Woman with hearing loss tuning out to the people around her and starting to have cognitive decline.

Your brain can be benefited by dealing with your loss of hearing. At least, that’s according to a new study out of a University of Manchester study group. Over the period of about 20 years (1996 to 2014), nearly 2000 men and women were evaluated by these scientists. The striking outcome? Dementia can be slowed by up to 75% by managing your hearing loss.

That is not an insignificant number.

But is it really that surprising? That’s not to detract from the significance of the finding, of course, that sort of statistical correlation between hearing loss treatment and the struggle against dementia is noteworthy and stunning. But it aligns well with what we currently know: as you get older, it’s essential to treat your hearing loss if you want to delay dementia.

How am I Impacted by This Research?

Scientific studies can be perplexing and inconsistent (should I eat eggs, should I not eat eggs? How about wine? Will drinking wine help me live longer?). The causes for that are long, diverse, and not really that pertinent to our discussion here. The bottom line is: this new study is yet another piece of evidence that reveals untreated loss of hearing can lead to or worsen cognitive decline including dementia.

So for you personally, what does this indicate? In some ways, it’s quite basic: you should come see us right away if you’ve observed any hearing loss. And you should start wearing that hearing aid as directed if you discover you require one.

Hearing Aids Help Prevent Dementia When You Use Them Regularly

Sadly, when people are prescribed with hearing aids, they don’t always instantly get into the habit of using them. The often cited reasons why include:

  • You’re anxious about how hearing aids look. These days, we have lots of types available which may surprise you. Some models are so discreet, you may not even see them.
  • It’s hard to make out voices. Your brain doesn’t always instantly adapt to hearing voices. We can suggest things to do to help make this process easier, like reading along with a book recording.
  • The hearing aid doesn’t feel as if it fits perfectly. If you are suffering from this problem, please get in touch with us. We can help make it fit better.
  • The hearing aid doesn’t feel like it works as advertised. Many people need to have their settings adjusted, and calibration problems are definitely something that can be addressed by our hearing specialists.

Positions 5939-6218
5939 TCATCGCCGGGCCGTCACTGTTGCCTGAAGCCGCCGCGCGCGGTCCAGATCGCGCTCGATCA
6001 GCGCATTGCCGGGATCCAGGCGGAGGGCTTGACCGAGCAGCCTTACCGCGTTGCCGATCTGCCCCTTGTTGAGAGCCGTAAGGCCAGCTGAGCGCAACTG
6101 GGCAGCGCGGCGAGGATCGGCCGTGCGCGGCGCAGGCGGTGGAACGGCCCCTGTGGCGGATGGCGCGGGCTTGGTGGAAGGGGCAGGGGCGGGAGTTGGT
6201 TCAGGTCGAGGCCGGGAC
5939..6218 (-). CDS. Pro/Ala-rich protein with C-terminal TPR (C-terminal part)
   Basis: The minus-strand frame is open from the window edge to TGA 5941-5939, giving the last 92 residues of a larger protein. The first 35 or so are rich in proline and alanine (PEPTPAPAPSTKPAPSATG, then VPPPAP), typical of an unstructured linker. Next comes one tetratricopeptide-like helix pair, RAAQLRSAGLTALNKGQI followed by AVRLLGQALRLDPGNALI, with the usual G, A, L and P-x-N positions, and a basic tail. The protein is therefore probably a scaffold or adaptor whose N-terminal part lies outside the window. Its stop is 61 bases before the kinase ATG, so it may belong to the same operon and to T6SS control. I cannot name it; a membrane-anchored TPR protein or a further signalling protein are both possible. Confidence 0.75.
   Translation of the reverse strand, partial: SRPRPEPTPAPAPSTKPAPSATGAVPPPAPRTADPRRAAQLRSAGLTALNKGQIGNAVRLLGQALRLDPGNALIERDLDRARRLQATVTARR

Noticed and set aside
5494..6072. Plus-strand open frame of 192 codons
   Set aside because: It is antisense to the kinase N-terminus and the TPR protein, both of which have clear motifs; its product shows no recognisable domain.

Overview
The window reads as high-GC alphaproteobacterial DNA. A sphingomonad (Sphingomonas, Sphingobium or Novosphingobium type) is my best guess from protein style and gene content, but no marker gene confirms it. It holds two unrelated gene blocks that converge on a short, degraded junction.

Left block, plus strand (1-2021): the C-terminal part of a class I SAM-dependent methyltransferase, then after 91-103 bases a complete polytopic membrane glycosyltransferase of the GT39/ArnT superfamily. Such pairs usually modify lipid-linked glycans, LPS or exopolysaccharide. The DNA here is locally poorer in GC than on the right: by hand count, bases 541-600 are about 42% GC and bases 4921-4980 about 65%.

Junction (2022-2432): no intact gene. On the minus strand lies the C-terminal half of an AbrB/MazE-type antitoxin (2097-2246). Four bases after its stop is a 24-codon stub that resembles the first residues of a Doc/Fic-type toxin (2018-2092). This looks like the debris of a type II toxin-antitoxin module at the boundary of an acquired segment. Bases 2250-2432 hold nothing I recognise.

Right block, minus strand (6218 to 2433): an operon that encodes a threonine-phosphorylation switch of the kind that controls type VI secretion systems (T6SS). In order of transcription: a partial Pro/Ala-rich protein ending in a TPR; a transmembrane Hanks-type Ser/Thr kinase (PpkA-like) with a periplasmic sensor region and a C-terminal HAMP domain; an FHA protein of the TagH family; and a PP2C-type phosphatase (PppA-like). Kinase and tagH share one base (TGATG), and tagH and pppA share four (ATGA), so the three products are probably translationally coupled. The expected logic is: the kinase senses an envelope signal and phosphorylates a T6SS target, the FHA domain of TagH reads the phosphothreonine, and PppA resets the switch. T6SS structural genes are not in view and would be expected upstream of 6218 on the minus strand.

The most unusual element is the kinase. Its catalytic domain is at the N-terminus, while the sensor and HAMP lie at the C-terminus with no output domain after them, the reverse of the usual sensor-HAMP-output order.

Your future mental faculties and even your health as a whole are obviously affected by wearing hearing aids. We can help if you’re having difficulties with any of the above. Consulting your hearing specialist to make sure your hearing aids are working for you is just part of the process and it requires time and patience.

And taking into consideration these new findings, treating your hearing loss is more important than ever before. Hearing aids are protecting your hearing health and your mental health so it’s crucial to be serious about treatment.

What’s The Connection Between Dementia And Hearing Aids?

So what’s the actual connection between dementia and loss of hearing? Social isolation is the leading theory but experts are not 100% sure. Many people, when faced with hearing loss, become less socially active. A different theory relates to sensory stimulation. All senses induce activity in the brain, and some experts theorize that the loss of stimulation can result in cognitive decline over a period of time.

Your hearing aid allows you to hear better. And that can help keep your brain active, providing a more potent natural defense against dementia and cognitive decline. That’s why a relationship between the two shouldn’t be surprising and why hearing loss treatments can slow down dementia by up to 75%.

The site information is for educational and informational purposes only and does not constitute medical advice. To receive personalized advice or treatment, schedule an appointment.
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